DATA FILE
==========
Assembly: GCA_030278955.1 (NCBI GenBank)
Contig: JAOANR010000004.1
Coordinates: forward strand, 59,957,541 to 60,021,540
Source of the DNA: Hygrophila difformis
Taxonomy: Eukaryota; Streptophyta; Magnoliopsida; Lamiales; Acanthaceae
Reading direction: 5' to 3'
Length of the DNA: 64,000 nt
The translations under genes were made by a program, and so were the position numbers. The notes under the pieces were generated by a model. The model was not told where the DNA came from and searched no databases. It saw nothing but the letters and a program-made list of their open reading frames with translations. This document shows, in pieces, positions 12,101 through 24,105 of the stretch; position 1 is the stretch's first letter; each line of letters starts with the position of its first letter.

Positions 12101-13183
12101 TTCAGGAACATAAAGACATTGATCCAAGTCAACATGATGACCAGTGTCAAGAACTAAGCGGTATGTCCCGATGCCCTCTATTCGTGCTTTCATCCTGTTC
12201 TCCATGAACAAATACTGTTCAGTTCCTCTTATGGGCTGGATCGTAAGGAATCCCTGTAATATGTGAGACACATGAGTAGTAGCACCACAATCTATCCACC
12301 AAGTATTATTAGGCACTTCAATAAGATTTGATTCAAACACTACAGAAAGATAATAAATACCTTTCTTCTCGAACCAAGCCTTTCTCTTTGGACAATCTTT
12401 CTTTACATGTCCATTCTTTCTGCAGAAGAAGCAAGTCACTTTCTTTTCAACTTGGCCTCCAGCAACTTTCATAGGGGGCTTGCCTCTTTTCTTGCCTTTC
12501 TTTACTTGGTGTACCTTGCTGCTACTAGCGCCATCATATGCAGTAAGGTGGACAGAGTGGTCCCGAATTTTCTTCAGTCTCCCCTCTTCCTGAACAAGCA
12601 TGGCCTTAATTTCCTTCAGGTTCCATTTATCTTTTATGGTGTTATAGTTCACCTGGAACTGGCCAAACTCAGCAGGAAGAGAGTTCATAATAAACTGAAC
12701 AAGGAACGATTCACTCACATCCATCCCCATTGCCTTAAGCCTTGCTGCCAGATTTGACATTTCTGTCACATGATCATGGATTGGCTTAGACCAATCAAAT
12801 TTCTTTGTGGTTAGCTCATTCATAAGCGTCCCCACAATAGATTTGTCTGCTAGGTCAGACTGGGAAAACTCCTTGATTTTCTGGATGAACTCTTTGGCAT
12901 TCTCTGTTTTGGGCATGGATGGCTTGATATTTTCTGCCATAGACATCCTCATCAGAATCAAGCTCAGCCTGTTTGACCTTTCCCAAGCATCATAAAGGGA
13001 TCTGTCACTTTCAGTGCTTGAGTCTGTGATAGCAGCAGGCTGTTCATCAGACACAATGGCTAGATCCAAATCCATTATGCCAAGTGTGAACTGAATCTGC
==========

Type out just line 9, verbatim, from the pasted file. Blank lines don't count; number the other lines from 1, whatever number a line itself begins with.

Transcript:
Positions 12101-13183